Twenty years ago, a high-flying tech company behind the most popular online community of the day was accused by the Federal Trade Commission of “deceptive practices in connection with its collection and use of personal identifying information from consumers.” The company was in possession of an extraordinary amount of personal data, collected from its vast number of users, and questions were being raised as to what exactly it was allowed to do with that information. Was it going to—and more importantly, was it allowed to—commercialize that data? Was it violating people’s privacy or misrepresenting their purposes? Won’t somebody please think of the children??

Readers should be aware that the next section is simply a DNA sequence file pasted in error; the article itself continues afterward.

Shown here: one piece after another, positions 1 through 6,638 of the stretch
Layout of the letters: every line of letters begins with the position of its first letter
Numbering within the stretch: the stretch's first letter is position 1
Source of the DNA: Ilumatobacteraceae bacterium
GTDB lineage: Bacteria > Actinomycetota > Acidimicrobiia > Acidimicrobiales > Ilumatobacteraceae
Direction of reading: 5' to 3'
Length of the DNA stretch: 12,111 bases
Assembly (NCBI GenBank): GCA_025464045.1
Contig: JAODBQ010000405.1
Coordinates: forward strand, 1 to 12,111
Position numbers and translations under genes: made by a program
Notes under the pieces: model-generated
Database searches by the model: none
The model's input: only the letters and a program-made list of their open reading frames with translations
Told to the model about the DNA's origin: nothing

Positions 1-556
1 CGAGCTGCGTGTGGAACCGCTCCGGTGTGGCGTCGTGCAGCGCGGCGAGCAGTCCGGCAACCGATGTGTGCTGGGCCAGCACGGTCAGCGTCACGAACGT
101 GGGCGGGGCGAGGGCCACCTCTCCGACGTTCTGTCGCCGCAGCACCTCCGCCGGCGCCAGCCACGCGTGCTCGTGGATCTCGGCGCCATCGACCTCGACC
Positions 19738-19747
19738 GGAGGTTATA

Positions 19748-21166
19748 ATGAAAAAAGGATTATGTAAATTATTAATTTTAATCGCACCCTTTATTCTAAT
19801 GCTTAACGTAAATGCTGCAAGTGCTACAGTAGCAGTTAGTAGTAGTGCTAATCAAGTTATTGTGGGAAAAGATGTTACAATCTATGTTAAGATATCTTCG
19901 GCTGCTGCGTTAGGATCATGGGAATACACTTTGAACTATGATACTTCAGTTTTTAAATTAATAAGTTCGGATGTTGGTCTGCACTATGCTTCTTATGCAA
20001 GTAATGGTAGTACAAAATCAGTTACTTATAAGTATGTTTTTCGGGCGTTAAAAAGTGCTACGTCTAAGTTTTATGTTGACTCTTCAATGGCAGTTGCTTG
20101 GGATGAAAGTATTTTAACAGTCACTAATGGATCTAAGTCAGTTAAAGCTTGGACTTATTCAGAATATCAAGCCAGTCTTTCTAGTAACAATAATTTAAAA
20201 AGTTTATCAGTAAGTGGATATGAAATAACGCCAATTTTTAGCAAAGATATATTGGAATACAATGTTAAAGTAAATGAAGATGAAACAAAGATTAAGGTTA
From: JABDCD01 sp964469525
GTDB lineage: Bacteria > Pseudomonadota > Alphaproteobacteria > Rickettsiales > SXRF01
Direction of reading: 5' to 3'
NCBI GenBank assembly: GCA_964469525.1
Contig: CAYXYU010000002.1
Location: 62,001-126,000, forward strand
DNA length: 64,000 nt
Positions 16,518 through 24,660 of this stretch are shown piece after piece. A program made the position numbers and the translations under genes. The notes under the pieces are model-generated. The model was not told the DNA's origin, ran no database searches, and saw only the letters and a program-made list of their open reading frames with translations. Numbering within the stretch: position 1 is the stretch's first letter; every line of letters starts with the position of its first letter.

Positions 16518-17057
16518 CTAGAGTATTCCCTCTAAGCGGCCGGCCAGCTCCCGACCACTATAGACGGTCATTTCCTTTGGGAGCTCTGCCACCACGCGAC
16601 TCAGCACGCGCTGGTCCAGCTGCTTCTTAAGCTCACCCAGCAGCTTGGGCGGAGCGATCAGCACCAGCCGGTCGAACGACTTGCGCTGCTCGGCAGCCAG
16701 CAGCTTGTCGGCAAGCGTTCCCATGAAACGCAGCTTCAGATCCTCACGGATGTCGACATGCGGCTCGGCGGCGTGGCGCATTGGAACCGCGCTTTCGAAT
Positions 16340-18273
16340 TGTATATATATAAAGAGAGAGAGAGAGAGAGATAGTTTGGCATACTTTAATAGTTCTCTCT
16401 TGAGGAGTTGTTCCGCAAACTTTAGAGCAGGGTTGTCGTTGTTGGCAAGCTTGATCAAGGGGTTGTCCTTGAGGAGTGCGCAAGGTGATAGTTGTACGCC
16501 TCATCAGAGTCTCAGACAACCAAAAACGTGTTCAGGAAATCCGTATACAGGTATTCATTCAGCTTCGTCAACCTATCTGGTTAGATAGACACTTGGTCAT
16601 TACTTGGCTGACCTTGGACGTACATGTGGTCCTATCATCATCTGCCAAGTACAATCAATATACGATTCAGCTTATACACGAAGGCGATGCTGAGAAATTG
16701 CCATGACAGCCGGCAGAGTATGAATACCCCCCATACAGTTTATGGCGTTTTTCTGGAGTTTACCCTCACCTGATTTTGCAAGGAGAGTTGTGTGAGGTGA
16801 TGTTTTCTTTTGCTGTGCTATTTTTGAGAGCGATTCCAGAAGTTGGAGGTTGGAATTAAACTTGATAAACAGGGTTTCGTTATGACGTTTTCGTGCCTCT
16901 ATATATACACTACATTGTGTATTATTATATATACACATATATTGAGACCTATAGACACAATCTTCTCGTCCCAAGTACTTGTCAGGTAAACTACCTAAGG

The 1998 FTC complaint against GeoCities came at a moment when the internet was in its awkward phase. As it became a place not just to visit but to contribute, the need for user protections became clear (to some, but not all). While early net pioneers forged new frontiers on the Wild Wild Web, government bodies and trade commissions argued over how best to regulate it.